New Year’s Resolution: Give Yourself a Financial Checkup
It’s that time of year again where you make promises to improve yourself in one way or another. Whether it’s to eat better, exercise more or improve your lifestyle, setting goals for the upcoming year helps increase the possibility of making improvements on your quality of life versus the prior year.
One of the best resolutions you can make this year is to take better control and have a clearer understanding of all of the moving parts in your financial life.
I have outlined 13 primary issues that you should review, with the help of a financial advisor, to make these goals a reality:
- Investments: Review your current asset allocation, funds and managers as well as the correlation and diversification of all your investments.
- Insurance: Review your life, long-term care and liability policies as it pertains to types, premium, ownership and beneficiary of each policy.
- Liabilities: What types of debt do you have and what are the balances and terms?
- Qualified Retirement Plan/IRA: What are your plans for future distribution of the plan at retirement and who are your beneficiaries at death?
- Stock Options: What types of options do you have and what are the vesting and exercise issues?
- Business Succession Plan: What are your plans on selling or passing ownership to someone else (pre- and post-death)?
- Durable Power of Attorney: Who have you given legal authority to act on your behalf in the event you are unable to handle your own affairs?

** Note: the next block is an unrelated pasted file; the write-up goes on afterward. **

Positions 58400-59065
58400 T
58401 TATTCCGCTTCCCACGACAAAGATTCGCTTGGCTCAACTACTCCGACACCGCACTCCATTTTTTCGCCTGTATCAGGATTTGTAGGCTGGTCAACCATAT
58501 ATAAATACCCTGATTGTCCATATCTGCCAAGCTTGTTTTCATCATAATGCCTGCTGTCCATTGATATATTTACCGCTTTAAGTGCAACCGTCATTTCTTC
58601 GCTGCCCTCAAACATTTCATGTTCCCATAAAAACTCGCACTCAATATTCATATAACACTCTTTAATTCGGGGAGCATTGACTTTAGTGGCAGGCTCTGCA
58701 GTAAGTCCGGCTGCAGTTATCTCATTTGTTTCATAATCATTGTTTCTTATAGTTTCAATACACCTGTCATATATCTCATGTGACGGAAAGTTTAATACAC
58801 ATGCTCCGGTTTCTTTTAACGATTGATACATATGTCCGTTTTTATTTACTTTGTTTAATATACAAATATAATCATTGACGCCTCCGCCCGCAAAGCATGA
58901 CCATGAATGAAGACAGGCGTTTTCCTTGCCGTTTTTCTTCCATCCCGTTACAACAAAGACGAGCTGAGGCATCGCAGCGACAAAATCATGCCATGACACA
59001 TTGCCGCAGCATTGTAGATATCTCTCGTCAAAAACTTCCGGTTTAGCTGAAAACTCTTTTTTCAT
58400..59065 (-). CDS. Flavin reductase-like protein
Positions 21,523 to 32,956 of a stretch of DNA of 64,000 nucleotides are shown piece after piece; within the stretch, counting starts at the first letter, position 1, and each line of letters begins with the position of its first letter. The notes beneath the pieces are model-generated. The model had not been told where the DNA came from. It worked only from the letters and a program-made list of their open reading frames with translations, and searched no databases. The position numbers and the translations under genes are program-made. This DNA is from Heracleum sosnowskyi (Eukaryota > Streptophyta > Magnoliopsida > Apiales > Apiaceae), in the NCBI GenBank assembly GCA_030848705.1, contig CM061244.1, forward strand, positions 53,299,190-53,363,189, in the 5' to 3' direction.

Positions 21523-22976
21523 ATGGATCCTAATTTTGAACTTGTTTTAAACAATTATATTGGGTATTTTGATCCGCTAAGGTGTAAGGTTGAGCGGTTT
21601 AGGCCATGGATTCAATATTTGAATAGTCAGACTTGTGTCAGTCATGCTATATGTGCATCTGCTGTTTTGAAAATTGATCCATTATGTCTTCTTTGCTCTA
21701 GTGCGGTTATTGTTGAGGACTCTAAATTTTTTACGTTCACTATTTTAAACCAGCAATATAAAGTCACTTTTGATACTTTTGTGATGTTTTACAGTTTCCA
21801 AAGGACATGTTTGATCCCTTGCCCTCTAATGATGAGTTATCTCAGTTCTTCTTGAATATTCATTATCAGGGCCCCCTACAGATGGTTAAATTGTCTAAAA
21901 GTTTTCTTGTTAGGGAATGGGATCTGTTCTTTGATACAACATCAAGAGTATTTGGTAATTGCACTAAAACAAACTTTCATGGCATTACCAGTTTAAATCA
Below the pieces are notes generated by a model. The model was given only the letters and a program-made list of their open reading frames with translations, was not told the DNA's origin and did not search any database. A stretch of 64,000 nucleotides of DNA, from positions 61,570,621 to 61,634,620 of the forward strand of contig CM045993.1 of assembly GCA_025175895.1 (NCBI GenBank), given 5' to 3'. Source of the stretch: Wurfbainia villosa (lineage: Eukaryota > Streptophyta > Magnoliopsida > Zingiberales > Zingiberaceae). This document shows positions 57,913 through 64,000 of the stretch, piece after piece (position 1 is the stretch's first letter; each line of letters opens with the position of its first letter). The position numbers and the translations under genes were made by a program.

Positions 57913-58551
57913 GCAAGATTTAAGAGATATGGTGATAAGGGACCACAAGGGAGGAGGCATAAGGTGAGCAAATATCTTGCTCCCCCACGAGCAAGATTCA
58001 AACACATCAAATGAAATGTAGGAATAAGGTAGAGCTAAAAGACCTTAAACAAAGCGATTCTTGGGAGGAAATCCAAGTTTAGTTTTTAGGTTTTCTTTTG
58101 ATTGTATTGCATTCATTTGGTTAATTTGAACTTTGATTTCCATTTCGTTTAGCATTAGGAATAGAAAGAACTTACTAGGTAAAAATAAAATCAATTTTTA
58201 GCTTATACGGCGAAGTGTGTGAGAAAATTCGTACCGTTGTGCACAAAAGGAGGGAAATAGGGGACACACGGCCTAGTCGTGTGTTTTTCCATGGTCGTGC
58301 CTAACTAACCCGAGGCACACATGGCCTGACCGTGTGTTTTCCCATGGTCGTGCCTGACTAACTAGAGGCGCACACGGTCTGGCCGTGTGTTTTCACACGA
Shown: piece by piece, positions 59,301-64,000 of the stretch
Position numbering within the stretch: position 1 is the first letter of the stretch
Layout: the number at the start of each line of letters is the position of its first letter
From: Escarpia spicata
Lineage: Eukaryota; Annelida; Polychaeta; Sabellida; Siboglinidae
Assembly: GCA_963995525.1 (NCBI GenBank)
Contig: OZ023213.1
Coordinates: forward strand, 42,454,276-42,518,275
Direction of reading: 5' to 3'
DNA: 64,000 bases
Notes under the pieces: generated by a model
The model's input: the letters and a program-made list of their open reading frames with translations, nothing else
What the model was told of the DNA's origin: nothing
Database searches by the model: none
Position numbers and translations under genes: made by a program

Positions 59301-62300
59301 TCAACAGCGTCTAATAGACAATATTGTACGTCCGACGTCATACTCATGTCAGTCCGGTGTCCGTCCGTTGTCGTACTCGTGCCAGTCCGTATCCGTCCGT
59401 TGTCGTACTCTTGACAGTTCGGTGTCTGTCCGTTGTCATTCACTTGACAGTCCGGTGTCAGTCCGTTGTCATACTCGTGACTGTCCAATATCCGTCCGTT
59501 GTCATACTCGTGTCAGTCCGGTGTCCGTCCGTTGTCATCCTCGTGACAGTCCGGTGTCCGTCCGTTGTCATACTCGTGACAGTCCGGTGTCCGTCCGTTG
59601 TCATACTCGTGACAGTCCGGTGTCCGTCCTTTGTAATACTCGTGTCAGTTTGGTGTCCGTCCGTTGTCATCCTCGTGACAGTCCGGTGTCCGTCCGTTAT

- Gifting To Children And Descendants: How do you want your assets to be distributed to them?
- Charitable Gifting During Life: If interested, what organizations would you want to donate to during your life? (whether it’s cash or securities in kind)
- Titling Of Assets: How is the ownership of your individual assets titled as? (Jointly, Tenants In Common, Individually, etc.)
- Executor/Trustee: Have you named an executor/trustee of your estate?
- Distribution Plan at Death to Spouse/Descendants: How do you plan your assets on being distributed when you die? Directly to named beneficiaries? To trusts?
- Charitable Inclinations at Death: If interested, what organizations would you want to donate to after you die?
It should be understood that some of these 13 issues may not be applicable to everyone but it does encompass everything that will give you a better grasp on your financial affairs and certainly provided a trusted advisor everything they would need to know to help guide you and perhaps get these issues on paper to provide actionable ideas.